Here is the definition I got out of the dictionary:

the exchange of information or services among individuals, groups, or institutions;
specifically: the cultivation of productive relationships for employment or business.

I like that word: cultivation. It implies that you have to work at it, that you have to nourish it and encourage it to grow and produce a result that is beneficial to you and your business. In the classes I teach, locally in Southern California, I often get a student who states that they joined the “XYZ Networking Group” but it didn’t generate any business for them. So I ask them if they joined a committee or two, did they go to the mixers and the breakfasts and lunches and other events they offer, did they ask for the membership labels that are available to them so they can do a mailer…..and of course, they didn’t. It is not enough just to join a group, you must work at it. You must participate and be active in it so people can meet you and get to know you and remember you. People, as a rule, prefer to hire someone that is recommended rather than some unknown listed in directory. The more people who are out there recommending you the bigger the chances are that you will get more customers.

Years ago when I joined the Chamber of Commerce, I soon realized that many people worked out of their home. So, I created the Home-Based Business Committee with these individuals. We had our own meetings and our own Business Showcase where we presented our businesses to the entire chamber membership and interested guests. We made them pay attention to us; we wanted their business and we were willing to work for it.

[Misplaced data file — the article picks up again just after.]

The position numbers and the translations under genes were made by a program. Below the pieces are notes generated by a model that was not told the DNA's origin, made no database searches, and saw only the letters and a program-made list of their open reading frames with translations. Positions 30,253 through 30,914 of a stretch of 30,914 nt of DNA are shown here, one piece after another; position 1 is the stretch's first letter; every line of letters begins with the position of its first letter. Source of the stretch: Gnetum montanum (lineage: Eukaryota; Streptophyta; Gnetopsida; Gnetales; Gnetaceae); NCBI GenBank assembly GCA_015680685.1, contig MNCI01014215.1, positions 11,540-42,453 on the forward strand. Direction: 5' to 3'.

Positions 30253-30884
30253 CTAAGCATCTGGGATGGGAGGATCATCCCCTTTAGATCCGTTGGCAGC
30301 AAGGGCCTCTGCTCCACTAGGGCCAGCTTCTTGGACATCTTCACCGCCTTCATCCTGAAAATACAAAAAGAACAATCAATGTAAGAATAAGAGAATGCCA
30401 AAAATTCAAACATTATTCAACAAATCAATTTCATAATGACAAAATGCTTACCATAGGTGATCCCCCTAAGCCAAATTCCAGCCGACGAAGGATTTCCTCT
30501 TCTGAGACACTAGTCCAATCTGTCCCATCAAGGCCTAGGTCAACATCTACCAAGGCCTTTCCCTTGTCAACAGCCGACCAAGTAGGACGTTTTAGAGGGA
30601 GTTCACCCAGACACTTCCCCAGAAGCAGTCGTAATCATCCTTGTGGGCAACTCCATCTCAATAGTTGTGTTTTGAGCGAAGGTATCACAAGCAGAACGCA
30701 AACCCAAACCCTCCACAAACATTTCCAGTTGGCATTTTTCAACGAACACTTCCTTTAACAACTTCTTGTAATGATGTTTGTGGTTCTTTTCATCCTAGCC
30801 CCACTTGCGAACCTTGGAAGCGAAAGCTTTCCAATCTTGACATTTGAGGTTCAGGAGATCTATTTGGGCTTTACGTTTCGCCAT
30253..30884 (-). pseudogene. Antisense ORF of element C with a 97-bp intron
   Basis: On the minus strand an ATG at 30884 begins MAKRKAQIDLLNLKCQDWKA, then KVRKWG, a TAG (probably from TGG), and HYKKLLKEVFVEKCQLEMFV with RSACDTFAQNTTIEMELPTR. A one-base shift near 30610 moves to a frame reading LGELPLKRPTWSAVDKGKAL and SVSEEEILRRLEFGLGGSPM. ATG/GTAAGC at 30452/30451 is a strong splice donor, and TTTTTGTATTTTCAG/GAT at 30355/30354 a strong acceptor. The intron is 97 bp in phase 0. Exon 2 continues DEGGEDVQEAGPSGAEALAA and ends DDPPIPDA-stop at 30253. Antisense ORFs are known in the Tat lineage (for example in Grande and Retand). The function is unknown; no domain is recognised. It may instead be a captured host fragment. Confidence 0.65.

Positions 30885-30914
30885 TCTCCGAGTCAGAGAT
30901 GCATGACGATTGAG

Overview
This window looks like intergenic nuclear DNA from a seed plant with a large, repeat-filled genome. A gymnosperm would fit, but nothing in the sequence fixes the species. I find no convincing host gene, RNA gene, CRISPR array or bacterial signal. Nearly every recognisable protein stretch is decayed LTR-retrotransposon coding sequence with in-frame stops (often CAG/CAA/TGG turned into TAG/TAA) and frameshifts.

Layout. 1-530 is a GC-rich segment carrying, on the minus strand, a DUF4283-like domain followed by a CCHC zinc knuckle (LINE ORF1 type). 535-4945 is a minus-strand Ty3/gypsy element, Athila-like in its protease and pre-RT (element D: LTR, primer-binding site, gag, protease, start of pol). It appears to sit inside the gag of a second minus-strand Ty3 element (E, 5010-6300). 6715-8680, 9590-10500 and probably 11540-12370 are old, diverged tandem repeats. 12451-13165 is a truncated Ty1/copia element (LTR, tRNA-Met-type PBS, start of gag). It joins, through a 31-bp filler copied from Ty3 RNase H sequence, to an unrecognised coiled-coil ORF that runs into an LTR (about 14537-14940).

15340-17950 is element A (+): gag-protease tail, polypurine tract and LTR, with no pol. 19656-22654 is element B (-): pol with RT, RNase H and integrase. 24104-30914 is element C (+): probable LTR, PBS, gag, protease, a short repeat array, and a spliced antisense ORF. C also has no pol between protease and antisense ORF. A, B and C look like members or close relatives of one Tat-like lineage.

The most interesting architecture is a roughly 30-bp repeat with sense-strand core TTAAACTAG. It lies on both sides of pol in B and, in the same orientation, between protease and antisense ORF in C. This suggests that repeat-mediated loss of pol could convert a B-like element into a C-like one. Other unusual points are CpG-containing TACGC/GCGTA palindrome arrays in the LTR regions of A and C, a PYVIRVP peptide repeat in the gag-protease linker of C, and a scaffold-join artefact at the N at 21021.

One of the byproducts of having a good network is that it saves you time and money. If you are looking for a good computer programmer or a bookkeeper, it is so much easier to ask a network contact that to put an ad in the paper, wait for responses, review them and determine who is right for you; sometimes there are no applicants and sometimes none of the applicants fit! What a waste of energy…far better to put the word out and let the right person come to you.


The key to any endeavor is to have an organized approach, so it is important to create a campaign for your networking efforts. Some key points are listed here:
1. Do your Homework
There a million networking groups out there. You can’t possibly be a member in all of them; no one can. Do some research and learn about the ones that appeal to you and are right for your business. Keep within the parameters of your business. My initial business was local. There was no point in building relationships with people who worked in another state or in another city for that matter; but, as my business grew and I was able to provide products and services for people across the nation, so did my networking. It is true though, that even if you only have local clientele, a website gives you credibility and marketing ability…so proceed as you need to as you grow your business.